In 2009, the Department of Energy announced it was halting work on Yucca Mountain in the Nevada desert which The Nuclear Waste Policy Act of 1982 established as the preferred and only site for permanent storage of nuclear waste. The law also committed the federal government to accept defense waste and commercial spent fuel for long-term storage. When the waste finally reached the depths of Yucca Mountain, it would be safe and secure. It was a solution forever sealed from human intervention.
The SRSCRO believes the federal government has broken faith with our communities and with others across the country that trusted implicitly in the Department of Energy’s commitment to complete Yucca Mountain as the nation’s preferred method of nuclear waste storage.
Over its 50 year history, the Savannah River Site did yeoman’s service in meeting the nation’s need for nuclear material. In the process, high-level wastes were produced and provisions were made for temporary storage of these waste materials on site.
The liquid high-level wastes were originally stored in more than 50 underground tanks at Savannah River. The waste was stored with the full expectation that a process would be identified that would lead to permanent disposal.
Today, the Savannah River Site has more than 3,000 canisters of legacy high level waste from the cold war stored on site. Another 3,000 to 4,000 canisters will be generated in processing the remaining liquid radioactive waste now in the aging tank farms at SRS. The finished product of all of this waste has been or will be processed with specifications for the eventual disposal in Yucca Mountain.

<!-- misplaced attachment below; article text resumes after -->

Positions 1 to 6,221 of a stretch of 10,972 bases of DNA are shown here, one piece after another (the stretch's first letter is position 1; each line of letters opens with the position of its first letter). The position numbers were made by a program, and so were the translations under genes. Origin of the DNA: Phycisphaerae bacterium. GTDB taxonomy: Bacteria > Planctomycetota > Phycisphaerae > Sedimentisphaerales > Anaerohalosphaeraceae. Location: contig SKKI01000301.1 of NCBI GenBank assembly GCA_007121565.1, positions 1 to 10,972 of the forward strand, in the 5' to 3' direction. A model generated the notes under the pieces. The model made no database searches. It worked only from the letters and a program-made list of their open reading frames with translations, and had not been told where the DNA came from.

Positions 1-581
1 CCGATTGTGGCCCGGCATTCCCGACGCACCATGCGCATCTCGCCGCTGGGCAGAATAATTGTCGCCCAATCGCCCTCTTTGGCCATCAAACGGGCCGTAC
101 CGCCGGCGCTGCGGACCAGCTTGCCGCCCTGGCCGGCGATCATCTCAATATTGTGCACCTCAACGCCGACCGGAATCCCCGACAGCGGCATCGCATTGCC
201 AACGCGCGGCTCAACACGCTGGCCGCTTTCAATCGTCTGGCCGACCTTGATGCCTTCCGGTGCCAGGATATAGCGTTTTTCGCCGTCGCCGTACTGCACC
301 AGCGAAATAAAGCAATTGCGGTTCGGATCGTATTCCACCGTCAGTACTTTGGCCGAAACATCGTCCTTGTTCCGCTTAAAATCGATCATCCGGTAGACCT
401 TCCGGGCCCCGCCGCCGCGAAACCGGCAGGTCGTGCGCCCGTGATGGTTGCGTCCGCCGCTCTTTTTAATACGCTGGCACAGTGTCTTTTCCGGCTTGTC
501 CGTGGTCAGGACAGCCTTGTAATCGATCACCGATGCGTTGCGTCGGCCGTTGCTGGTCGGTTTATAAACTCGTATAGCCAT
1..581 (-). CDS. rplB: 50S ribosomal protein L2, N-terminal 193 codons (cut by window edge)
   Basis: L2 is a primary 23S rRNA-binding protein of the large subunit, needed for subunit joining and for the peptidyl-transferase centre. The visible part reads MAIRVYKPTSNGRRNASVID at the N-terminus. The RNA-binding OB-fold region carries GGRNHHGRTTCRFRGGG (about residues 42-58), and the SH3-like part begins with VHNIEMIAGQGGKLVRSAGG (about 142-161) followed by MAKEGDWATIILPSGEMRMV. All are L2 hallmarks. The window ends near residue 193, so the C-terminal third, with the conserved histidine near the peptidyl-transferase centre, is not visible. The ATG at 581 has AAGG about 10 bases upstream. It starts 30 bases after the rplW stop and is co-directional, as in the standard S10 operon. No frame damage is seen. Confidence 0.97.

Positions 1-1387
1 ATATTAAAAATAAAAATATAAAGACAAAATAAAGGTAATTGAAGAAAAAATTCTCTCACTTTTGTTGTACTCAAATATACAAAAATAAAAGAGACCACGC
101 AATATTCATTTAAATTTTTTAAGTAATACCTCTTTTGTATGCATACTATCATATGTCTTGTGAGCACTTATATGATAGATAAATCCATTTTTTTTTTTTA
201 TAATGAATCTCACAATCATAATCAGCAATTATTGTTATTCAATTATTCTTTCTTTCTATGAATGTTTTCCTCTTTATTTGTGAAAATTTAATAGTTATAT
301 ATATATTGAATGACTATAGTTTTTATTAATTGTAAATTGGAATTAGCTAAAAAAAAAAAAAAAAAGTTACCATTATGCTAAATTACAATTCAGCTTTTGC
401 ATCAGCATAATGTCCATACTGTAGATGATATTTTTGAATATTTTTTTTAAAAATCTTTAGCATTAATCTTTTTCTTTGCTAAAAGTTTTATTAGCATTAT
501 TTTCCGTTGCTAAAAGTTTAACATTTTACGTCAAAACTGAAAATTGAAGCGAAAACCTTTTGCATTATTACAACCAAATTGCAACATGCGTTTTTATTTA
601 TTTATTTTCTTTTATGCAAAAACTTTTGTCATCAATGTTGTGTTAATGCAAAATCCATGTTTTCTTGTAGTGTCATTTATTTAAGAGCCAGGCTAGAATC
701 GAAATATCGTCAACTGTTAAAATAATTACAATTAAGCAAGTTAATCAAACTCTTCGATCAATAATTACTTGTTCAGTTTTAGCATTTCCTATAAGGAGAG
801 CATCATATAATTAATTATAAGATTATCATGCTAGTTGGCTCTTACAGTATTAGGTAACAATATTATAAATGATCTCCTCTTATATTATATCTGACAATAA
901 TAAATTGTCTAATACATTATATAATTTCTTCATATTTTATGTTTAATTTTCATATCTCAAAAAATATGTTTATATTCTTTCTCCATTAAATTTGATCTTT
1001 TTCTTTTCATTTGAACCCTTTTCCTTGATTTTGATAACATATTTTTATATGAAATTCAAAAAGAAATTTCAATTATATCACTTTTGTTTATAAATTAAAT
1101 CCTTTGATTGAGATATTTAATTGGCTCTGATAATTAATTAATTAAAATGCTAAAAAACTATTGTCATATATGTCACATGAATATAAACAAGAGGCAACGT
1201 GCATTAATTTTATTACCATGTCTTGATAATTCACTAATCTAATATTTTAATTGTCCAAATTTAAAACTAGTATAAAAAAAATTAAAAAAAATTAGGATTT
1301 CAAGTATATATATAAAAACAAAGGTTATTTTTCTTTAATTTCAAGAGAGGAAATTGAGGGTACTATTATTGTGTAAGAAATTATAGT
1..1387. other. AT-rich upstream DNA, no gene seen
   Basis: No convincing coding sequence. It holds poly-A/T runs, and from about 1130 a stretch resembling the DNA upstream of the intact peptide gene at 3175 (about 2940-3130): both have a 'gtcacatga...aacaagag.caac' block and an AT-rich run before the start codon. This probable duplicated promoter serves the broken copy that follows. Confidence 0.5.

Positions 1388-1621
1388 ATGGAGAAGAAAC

DOE’s action in terminating Yucca Mountain has the effect of turning the Savannah River Site and many other locations across the country into de facto permanent storage sites.
On October 16, 2014, the Nuclear Regulatory Commission (NRC) published Volume 3 of its Safety Evaluation Report (SER) on the Department of Energy’s (DOE) license application for the proposed underground geologic nuclear waste repository at Yucca Mountain, Nevada. The report is a result of a 2013 court ruling – AIKEN COUNTY, ET AL., PETITIONERS – that ordered resumption of the pending application review which NRC halted in 2010. It contains the staff’s finding that DOE’s repository design meets NRC’s post-closure performance objectives – providing multiple barriers to isolate radioactivity from the environment – and NRC’s standards for individual protection, human intrusion, and groundwater protection.
According to NRC, publication of SER Volume 3 is not indicative of NRC authorization to construct the repository. A final decision – subject to additional fund appropriation – could come after completion of the SER, a supplement to DOE’s EIS, hearings on contentions, and NRC review. The NRC expects to publish the SER volumes 2, 4, and 5 (Repository Safety Before Permanent Closure, Administrative and Programmatic Requirements, and License Specifications, respectively) by January 2015.
EnergyNow: Nuclear Waste and the Race for Resources – 11-6-2011 (YouTube video)